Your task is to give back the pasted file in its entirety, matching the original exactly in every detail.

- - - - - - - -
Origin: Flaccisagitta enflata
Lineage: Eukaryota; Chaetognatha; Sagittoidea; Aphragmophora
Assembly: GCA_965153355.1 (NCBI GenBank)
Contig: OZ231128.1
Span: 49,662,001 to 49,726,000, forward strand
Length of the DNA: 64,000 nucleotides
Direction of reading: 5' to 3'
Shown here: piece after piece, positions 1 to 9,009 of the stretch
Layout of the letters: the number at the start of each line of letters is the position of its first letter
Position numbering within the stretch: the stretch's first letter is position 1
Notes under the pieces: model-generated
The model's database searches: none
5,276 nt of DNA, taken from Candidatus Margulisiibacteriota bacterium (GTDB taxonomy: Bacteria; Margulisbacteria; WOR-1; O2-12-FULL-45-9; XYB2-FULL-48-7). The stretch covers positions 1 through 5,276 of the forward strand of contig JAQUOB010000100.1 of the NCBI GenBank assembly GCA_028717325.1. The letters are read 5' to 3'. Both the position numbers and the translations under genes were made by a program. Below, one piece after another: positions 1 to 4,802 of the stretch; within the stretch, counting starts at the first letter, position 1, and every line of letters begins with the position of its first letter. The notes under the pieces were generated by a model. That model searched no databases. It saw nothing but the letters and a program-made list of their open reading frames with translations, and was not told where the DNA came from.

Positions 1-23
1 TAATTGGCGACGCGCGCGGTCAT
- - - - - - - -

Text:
Origin: Flaccisagitta enflata
Lineage: Eukaryota; Chaetognatha; Sagittoidea; Aphragmophora
Assembly: GCA_965153355.1 (NCBI GenBank)
Contig: OZ231128.1
Span: 49,662,001 to 49,726,000, forward strand
Length of the DNA: 64,000 nucleotides
Direction of reading: 5' to 3'
Shown here: piece after piece, positions 1 to 9,009 of the stretch
Layout of the letters: the number at the start of each line of letters is the position of its first letter
Position numbering within the stretch: the stretch's first letter is position 1
Notes under the pieces: model-generated
The model's database searches: none
5,276 nt of DNA, taken from Candidatus Margulisiibacteriota bacterium (GTDB taxonomy: Bacteria; Margulisbacteria; WOR-1; O2-12-FULL-45-9; XYB2-FULL-48-7). The stretch covers positions 1 through 5,276 of the forward strand of contig JAQUOB010000100.1 of the NCBI GenBank assembly GCA_028717325.1. The letters are read 5' to 3'. Both the position numbers and the translations under genes were made by a program. Below, one piece after another: positions 1 to 4,802 of the stretch; within the stretch, counting starts at the first letter, position 1, and every line of letters begins with the position of its first letter. The notes under the pieces were generated by a model. That model searched no databases. It saw nothing but the letters and a program-made list of their open reading frames with translations, and was not told where the DNA came from.

Positions 1-23
1 TAATTGGCGACGCGCGCGGTCAT